In a related vein, wetlands also can help maintain or improve water quality. Wetland plants and soils have the capacity to remove nutrients such as nitrogen and phosphorous (as well as toxics) in runoff, thus reducing algal blooms and depleted oxygen levels in water downstream. New York City, a locale not necessarily known for its wetlands (except for the nightclub), has recognized the value of protecting wetlands in a watershed context. Rather than spending more than $3 billion in new wastewater treatment plants (with some estimates as high as $8 billion), the city decided to achieve the same level of protection by investing $1.5 billion in protecting land surrounding its upstate reservoirs (Kenny, 2006). Similarly, a key component of the Comprehensive Everglades Restoration Plan (CERP) contemplates converting agricultural lands into stormwater treatment areas (i.e., wetlands) to improve the quality of water heading toward Everglades National Park. While the CERP might fail for many reasons (such as the inability to stem development and population growth in Florida and the failure to take sea-level rise into account), the stormwater treatment concept is sound.
Wetlands can also limit damages from natural events by virtue of their flood storage and storm attenuation functions. Wetlands can act like sponges; when tides rise or rivers overflow their banks, adjacent wetlands can absorb the excess water quickly and release it slowly. When wetlands are filled or lost, the remaining area (whether developed or open water) cannot offer the same level of protection. Thus, when the record and near-record rains fell in the Midwest in 1993, the water had no place to go, as many wetlands had been converted to agricultural production. The Great Midwest Flood of 1993 caused almost $20 billion in damage in nine states and was called the "most devastating flood in modern United States history" (Kolva, 1996), at least until Hurricane Katrina in 2005. The destruction along the Gulf Coast caused by Katrina, especially the inundation of New Orleans, highlighted the vulnerability of coastal populations when their protective wetland barriers have been diminished. While intact wetland systems would not have prevented the devastation of Hurricane Katrina (or the 2004 Indian Ocean tsunami for that matter), they would have militated its effects (Ramsar Convention Secretariat, 2010a).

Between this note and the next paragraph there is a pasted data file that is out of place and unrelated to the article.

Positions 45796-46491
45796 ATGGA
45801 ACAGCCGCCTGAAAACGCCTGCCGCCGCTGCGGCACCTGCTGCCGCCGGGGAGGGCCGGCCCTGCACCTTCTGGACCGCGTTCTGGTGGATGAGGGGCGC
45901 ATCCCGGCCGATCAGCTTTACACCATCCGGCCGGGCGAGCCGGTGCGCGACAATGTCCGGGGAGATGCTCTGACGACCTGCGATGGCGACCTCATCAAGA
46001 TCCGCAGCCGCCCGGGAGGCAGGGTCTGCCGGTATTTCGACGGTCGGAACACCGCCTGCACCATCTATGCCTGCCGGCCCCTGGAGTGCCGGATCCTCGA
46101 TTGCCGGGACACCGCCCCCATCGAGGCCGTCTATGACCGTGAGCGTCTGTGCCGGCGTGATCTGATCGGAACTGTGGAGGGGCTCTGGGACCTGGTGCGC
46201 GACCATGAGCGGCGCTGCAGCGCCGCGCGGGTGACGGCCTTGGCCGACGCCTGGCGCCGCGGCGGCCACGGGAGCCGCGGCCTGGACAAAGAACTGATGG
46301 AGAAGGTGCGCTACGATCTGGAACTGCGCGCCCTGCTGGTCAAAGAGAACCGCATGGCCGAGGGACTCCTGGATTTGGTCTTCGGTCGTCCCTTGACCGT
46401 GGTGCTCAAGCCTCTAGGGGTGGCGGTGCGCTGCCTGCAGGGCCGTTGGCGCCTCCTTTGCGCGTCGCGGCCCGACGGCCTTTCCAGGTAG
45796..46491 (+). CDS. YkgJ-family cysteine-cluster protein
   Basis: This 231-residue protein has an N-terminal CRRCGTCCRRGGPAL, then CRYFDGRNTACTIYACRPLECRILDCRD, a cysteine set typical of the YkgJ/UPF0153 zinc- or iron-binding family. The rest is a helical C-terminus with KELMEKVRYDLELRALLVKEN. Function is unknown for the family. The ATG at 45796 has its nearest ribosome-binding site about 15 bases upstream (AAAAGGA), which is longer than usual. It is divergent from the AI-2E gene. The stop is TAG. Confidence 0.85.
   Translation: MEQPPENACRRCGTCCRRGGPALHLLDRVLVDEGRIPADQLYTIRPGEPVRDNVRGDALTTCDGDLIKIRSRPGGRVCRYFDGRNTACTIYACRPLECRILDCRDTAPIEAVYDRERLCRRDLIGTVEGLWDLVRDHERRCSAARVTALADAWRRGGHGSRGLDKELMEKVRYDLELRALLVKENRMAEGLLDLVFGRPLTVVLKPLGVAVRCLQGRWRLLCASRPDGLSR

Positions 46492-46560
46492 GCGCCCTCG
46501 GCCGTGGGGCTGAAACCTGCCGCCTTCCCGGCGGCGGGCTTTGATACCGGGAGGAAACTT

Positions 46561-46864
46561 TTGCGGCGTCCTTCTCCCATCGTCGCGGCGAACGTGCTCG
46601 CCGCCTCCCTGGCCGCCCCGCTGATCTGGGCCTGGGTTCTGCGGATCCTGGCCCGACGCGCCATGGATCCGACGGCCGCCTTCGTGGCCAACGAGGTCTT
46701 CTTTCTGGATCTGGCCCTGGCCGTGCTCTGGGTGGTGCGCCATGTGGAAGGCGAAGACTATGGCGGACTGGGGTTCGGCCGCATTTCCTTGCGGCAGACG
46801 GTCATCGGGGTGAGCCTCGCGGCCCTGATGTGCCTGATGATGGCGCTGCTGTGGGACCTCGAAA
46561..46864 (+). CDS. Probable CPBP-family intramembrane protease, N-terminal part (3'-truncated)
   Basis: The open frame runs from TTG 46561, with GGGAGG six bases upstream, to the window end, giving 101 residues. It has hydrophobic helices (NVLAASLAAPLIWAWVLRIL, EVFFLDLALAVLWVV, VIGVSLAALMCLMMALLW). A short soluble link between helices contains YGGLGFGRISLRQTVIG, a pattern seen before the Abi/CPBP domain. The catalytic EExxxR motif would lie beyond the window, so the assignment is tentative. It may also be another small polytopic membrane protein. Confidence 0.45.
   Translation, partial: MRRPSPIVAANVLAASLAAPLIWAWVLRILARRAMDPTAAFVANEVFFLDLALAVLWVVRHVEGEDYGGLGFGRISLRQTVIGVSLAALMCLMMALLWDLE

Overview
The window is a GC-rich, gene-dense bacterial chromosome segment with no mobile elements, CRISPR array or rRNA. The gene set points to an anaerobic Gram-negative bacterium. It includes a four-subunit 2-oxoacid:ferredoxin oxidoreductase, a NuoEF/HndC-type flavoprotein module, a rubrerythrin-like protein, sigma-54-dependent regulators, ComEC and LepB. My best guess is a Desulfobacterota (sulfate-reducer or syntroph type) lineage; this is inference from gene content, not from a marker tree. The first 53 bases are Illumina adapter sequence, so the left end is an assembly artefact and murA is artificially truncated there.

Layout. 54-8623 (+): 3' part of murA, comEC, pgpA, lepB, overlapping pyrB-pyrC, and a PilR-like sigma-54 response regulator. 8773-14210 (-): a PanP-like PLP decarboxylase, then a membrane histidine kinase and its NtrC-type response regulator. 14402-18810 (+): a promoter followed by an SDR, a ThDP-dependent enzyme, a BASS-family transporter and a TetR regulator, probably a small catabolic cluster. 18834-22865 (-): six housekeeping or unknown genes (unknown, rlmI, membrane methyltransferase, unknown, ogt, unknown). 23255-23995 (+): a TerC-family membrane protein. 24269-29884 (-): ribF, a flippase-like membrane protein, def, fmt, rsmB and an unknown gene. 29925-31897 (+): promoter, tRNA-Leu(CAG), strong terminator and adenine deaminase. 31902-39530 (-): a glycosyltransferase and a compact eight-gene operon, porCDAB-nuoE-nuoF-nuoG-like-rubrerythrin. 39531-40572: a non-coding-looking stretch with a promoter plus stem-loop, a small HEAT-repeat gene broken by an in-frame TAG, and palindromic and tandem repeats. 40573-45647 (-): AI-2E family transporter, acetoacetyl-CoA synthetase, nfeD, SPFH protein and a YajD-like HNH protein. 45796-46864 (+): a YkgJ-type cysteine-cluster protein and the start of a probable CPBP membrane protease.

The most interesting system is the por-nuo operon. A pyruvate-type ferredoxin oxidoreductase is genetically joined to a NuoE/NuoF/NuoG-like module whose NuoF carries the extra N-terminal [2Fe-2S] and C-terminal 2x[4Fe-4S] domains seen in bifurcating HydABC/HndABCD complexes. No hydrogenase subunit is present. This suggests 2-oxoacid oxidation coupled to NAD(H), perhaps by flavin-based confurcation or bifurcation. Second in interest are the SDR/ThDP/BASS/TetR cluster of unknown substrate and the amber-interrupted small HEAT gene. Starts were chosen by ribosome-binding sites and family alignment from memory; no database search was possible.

Finally, wetlands can serve as a refuge not only for animals but for people as well. It would be difficult to overstate the recreational value of wetlands, both in terms of aesthetics and economics. Certain segments of the public love wetlands and their wildlife. In fact, wetland-dependent birds prompt millions of people each year to tromp out to swamps, marshes, playa lakes, prairie potholes, and other wetlands. The U.S. Fish and Wildlife Service (2009) estimates that these avian aficionados spend billions of dollars annually to watch these birds or to photograph them. Or to shoot them. The "hook and bullet" crowd was among the first to recognize that protecting wetlands was in its self-interest. Fewer wetlands translate directly into fewer ducks. The Duck Stamp Program—whereby a hunter pays a licensing fee for the right to shoot a certain amount of waterfowl—was one of the early federal efforts to conserve wetlands. Today, Ducks Unlimited (a hunting organization) is one of the largest supporters of wetland restoration efforts in the United States.
So there are a host of reasons to protect wetlands, whether you are a hunter or birdwatcher, coastal resident or insurance adjuster, environmental engineer or New York City budget analyst, seafood lover or waiter, or merely a nature enthusiast. But one particular challenge to protecting wetlands (and there are many) is that in the continental United States approximately 75 percent of wetlands are in private ownership. At least this is the statistic that is commonly cited, and having been repeated enough times it has achieved an air of authenticity. Regardless of the exact percentage, however, questions about private property rights influence the debate about wetland protection: How should we as a society balance an individual's private property rights with the public benefits that wetland ecosystem services provide? What legal and policy mechanisms should we use to strike a proper balance?